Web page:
Nope all is normal....
Your airlock is not a fermentation gauge, it is a VALVE to release excess co2. And the peak of fermentation has already wound down, so there's simply no need to vent off any excess co2.
The bubbling just means that it is venting excess CO2, nothing more. If it's not bubbling, that only means that it is not producing enough co2 to need to vent.
If your airlock was bubbling and stopped---It doesn't mean fermentation has stopped.
If you airlock isn't bubbling, it doesn't mean your fermentation hasn't started....
If your airlock starts bubbling, it really doesn't matter.
If your airlock NEVER bubbles, it doesn't mean anything is wrong or right.
Fermentation is not always "dynamic," just because you don't SEE anything happening, doesn't mean that any-thing's wrong,, and also doesn't mean that the yeast are still not working diligently away, doing what they've been doing for over 4,000 years.
Fermentation is winding down, so it's not releasing excess co2 anymore, that's all.
Just leave it alone for at least another 10 days OR MORE, then you can take a hydrometer reading and decide if you want to secondary it...OR you can do what many many many of us do and leave your beer alone for a month, that will let the beer finish fermenting and then let the yeast clean up after themselves, that way they will get rid of all the byproducts of fermentation that often lead to off flavors, and if new/impatient brewers move to soon, they end up stuck with.
Thoughts about that have shifted over the last few years, now we have found that leaving the beer in primary for a month improves the flavor of beer by cleaning up the byproducts of fermentation...There is about 1,000,000 threads about it, including at least 5 threads active today alone in the beginners section...look for threads about secondary, long primary, no secondary, long primary, autolysis, and you will see our answers, over and over and over again.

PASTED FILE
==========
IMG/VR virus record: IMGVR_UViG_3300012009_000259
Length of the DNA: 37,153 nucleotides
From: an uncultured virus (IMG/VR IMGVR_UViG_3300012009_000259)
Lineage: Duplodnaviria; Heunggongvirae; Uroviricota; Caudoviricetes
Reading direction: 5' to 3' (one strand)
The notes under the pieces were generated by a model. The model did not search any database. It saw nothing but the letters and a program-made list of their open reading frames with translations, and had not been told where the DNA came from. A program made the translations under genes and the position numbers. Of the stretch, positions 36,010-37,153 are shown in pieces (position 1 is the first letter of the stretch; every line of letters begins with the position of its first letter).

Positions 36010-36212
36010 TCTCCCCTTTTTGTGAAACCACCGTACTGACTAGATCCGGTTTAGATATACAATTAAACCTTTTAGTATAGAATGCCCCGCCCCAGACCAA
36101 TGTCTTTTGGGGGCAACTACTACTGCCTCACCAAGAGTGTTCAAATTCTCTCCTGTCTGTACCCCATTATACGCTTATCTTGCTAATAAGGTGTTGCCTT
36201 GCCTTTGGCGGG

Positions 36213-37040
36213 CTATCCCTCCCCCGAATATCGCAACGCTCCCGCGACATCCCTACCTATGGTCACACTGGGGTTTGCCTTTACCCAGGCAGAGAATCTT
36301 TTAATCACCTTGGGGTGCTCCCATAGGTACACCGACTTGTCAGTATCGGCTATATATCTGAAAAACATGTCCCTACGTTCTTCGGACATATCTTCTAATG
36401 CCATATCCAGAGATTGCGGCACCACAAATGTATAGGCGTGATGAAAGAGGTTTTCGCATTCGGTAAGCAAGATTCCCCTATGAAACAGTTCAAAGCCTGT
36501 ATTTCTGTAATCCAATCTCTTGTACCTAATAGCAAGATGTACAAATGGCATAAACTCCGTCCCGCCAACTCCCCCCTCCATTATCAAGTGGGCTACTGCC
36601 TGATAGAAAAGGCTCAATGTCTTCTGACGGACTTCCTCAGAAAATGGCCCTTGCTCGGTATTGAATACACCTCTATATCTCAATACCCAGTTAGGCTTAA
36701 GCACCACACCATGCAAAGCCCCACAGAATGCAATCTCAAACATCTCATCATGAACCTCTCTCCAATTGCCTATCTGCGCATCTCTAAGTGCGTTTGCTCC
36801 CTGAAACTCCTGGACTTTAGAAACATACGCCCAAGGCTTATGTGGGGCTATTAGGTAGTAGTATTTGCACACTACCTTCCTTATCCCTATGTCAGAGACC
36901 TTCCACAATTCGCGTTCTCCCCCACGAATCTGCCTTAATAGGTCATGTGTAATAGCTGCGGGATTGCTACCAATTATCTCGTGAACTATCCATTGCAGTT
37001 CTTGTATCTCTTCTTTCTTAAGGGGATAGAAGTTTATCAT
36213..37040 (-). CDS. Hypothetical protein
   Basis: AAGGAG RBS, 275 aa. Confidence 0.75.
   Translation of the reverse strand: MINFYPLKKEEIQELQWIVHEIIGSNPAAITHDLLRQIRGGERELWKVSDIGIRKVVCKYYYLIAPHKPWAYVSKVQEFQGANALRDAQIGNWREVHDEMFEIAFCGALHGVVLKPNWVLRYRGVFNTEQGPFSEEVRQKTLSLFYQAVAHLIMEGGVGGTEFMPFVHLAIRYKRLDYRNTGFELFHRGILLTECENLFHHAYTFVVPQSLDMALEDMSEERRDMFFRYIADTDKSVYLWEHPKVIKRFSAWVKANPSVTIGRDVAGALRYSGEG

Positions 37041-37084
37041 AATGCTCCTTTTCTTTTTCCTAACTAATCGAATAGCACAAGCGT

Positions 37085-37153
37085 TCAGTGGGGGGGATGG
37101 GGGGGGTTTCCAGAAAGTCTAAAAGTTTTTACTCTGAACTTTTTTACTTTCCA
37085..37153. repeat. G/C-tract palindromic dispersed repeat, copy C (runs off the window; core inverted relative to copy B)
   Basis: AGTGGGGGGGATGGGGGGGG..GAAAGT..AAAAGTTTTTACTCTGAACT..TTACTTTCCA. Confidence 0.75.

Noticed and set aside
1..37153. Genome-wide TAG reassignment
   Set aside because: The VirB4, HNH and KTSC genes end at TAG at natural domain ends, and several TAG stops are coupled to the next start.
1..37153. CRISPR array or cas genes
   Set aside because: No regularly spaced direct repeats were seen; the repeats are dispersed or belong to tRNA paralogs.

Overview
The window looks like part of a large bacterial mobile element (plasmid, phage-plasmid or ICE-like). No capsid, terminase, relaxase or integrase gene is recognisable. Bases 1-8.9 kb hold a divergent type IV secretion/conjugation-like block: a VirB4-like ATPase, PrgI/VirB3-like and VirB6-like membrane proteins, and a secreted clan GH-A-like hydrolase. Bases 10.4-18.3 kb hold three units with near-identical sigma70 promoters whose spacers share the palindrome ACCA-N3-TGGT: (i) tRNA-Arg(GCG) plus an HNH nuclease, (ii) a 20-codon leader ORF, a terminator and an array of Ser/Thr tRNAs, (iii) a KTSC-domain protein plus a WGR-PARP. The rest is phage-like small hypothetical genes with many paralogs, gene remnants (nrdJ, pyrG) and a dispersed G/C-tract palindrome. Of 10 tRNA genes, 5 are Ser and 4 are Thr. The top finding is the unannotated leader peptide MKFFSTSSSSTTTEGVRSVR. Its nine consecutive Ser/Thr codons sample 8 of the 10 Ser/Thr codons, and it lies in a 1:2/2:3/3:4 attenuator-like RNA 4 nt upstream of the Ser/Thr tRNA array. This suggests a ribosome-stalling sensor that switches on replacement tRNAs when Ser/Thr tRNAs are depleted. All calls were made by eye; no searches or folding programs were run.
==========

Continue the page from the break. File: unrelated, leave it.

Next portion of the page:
All my beers stay in primary for a month, been doing it for 3 years now, and have won awards for my beers doing so....
Even John Palmer talks about this in How To Bew;
Originally Posted by How To Brew
Leaving an ale beer in the primary fermentor for a total of 2-3 weeks (instead of just the one week most canned kits recommend), will provide time for the conditioning reactions and improve the beer. This extra time will also let more sediment settle out before bottling, resulting in a clearer beer and easier pouring. And, three weeks in the primary fermentor is usually not enough time for off-flavors to occur.
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